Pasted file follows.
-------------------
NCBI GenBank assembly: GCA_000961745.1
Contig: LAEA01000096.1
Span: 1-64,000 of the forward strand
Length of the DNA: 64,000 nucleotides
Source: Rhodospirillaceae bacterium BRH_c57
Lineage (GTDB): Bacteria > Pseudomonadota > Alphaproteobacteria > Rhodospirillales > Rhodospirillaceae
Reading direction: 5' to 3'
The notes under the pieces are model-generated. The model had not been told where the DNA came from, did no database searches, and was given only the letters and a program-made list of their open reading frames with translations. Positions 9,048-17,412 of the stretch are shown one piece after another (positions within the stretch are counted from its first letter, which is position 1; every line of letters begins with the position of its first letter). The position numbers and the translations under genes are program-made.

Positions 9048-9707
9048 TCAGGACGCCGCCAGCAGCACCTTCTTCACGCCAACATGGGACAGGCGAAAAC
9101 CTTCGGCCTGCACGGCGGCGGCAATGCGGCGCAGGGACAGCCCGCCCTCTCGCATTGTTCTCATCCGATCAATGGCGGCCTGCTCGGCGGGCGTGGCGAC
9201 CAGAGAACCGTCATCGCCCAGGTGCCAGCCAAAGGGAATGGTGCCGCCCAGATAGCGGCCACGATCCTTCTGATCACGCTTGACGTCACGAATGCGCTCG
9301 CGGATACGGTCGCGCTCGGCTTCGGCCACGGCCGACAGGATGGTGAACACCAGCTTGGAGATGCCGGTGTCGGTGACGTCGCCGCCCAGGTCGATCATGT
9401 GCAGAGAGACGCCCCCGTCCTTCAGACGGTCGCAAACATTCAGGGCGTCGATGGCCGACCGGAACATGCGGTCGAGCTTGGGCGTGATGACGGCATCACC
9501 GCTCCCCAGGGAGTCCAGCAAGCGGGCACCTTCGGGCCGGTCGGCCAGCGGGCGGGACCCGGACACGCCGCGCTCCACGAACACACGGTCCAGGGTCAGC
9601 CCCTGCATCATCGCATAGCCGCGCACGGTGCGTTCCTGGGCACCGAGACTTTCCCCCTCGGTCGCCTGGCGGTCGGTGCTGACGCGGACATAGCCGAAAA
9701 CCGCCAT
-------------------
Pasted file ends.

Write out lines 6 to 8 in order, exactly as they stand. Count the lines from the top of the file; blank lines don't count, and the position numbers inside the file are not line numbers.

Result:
Lineage (GTDB): Bacteria > Pseudomonadota > Alphaproteobacteria > Rhodospirillales > Rhodospirillaceae
Reading direction: 5' to 3'
The notes under the pieces are model-generated. The model had not been told where the DNA came from, did no database searches, and was given only the letters and a program-made list of their open reading frames with translations. Positions 9,048-17,412 of the stretch are shown one piece after another (positions within the stretch are counted from its first letter, which is position 1; every line of letters begins with the position of its first letter). The position numbers and the translations under genes are program-made.